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OU Law students are the first UK students to develop legal bots with Josef

The Open University’s Open Justice Centre has become the first university in the UK to use legal automation platform, Josef, to educate Law students.

Josef – which is used by the best legal teams around the world – is being used as part of the Open Justice Centre’s Digital Justice project.

In collaboration with Josef, final-year OU Law students will spend 12 weeks designing and building a legal bot that addresses an area of legal need, such as domestic violence or divorce.

Hugh McFaul, Director of the Open Justice Centre, said:

“It’s wonderful to see Josef giving our students such insight into how the legal world is moving on in this modern, technological age. The collaboration is future-proofing our Law students and helping them to develop technical, project management, and design skills, while encouraging them to consider how we might close the access to justice gap. Experience like this is invaluable.”

Josef is used by legal teams from around the world, including Clifford Chance and Herbert Smith Freehills. Josef focuses on making legal services more accessible, efficient and seamless by empowering lawyers to automate parts of their day-to-day work, including lawyer-client interactions, document drafting and providing legal guidance and advice.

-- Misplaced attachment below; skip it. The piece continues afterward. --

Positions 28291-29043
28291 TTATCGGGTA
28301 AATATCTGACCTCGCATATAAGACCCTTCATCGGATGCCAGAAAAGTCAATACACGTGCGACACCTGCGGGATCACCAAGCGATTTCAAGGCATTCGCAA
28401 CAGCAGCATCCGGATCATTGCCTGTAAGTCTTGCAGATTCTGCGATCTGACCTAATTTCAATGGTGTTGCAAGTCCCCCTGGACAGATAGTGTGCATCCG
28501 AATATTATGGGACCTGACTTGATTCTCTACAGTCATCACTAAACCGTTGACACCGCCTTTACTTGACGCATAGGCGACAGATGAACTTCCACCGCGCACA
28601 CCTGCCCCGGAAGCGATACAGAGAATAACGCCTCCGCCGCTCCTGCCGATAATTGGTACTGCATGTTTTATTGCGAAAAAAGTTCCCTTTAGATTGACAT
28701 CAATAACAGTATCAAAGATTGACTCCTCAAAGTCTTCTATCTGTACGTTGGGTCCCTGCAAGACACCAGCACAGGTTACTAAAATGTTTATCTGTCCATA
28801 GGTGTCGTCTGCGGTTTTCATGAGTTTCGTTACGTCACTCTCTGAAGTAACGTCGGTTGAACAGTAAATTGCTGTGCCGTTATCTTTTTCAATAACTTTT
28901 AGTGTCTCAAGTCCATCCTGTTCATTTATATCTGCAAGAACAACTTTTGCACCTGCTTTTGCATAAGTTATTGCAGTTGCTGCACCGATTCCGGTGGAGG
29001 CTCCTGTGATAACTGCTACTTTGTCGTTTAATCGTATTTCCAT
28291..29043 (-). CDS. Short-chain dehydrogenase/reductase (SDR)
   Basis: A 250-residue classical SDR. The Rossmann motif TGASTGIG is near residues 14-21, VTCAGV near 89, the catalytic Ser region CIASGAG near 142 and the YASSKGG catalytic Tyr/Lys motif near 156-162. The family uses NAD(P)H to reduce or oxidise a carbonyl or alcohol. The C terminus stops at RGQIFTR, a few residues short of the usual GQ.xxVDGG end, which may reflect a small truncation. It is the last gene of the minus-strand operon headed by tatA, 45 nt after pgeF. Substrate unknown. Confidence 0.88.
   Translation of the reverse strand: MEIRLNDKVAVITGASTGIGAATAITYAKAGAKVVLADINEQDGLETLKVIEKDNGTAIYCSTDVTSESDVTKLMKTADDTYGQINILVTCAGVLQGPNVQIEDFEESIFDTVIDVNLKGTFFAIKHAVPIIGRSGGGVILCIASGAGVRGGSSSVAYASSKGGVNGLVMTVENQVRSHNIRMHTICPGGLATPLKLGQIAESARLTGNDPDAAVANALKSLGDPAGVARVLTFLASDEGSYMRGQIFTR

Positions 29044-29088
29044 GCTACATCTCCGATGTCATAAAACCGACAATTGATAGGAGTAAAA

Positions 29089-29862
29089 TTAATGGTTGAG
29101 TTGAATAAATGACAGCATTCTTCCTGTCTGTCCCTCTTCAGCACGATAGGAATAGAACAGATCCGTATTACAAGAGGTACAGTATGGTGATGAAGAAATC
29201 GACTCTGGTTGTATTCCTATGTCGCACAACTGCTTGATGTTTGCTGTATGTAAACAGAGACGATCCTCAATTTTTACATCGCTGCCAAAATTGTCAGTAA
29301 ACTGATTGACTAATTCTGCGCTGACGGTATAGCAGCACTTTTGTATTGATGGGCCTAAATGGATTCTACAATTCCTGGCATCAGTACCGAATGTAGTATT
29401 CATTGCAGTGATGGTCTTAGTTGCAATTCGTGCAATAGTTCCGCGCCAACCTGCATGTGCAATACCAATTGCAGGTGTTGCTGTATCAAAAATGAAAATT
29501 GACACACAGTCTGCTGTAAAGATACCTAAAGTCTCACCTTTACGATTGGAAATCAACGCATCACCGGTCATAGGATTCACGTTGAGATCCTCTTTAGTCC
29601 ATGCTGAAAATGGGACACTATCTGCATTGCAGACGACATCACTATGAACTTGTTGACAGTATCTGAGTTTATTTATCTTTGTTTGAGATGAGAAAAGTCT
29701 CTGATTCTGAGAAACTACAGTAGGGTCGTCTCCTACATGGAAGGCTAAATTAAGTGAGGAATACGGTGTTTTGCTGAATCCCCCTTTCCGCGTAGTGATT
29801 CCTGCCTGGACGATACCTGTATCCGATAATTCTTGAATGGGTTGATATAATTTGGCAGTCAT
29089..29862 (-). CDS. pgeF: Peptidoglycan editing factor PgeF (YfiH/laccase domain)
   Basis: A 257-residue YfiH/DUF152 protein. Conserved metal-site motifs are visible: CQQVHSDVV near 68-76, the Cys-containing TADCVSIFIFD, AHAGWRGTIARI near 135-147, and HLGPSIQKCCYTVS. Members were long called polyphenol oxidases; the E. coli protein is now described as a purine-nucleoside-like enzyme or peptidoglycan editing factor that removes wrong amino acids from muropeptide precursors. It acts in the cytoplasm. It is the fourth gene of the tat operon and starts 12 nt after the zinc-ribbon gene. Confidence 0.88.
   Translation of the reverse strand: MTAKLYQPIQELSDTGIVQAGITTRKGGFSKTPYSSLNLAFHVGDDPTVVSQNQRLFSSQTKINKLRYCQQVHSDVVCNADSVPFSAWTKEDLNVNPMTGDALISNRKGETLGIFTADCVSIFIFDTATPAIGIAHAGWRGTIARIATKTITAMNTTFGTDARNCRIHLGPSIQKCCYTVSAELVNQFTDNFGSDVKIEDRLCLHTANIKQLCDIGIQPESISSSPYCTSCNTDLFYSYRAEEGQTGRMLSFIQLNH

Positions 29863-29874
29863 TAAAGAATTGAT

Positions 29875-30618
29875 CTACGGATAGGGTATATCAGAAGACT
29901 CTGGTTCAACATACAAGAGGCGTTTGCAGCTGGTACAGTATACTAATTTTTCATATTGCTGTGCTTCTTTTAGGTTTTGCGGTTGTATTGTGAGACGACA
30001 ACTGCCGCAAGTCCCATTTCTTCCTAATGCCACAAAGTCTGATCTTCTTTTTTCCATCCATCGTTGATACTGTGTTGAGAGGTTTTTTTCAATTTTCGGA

Sam Flynn, Co-founder and COO of Josef, added:

“We are proud to be the technology behind The Open University’s Digital Justice project, and to be working with the UK’s biggest university on training the lawyers of the future. We are also an excellent match, both believing in the democratisation of knowledge through tools like tech. It’s crucial that we find out how we can exploit technology to improve legal support in the UK and around the world. We can’t wait to see what the students build.”

Elsewhere on the Digital Justice projects, the students have been developing other innovative legal technology solutions such as smartphone apps, to improve public access to legal information and guidance in areas of employment law.

Law student Laurie Elizabeth-Ketley added:

“We may not be able to solve the five billion unmet justice needs overnight, but every single person helped is a step in the right direction.” 

The kick-off workshop with Josef took place on 30 January 2020  and involved 15  students. Associate Lecturer, David Byrne, said following the kick-off session: “The students are very excited and enthusiastic. In fact, they’re building already! It’s inspirational for them to hear about ‘real-world’ experiences and it’s given them the impetus to learn more about how to apply the technology to solving real problems.”

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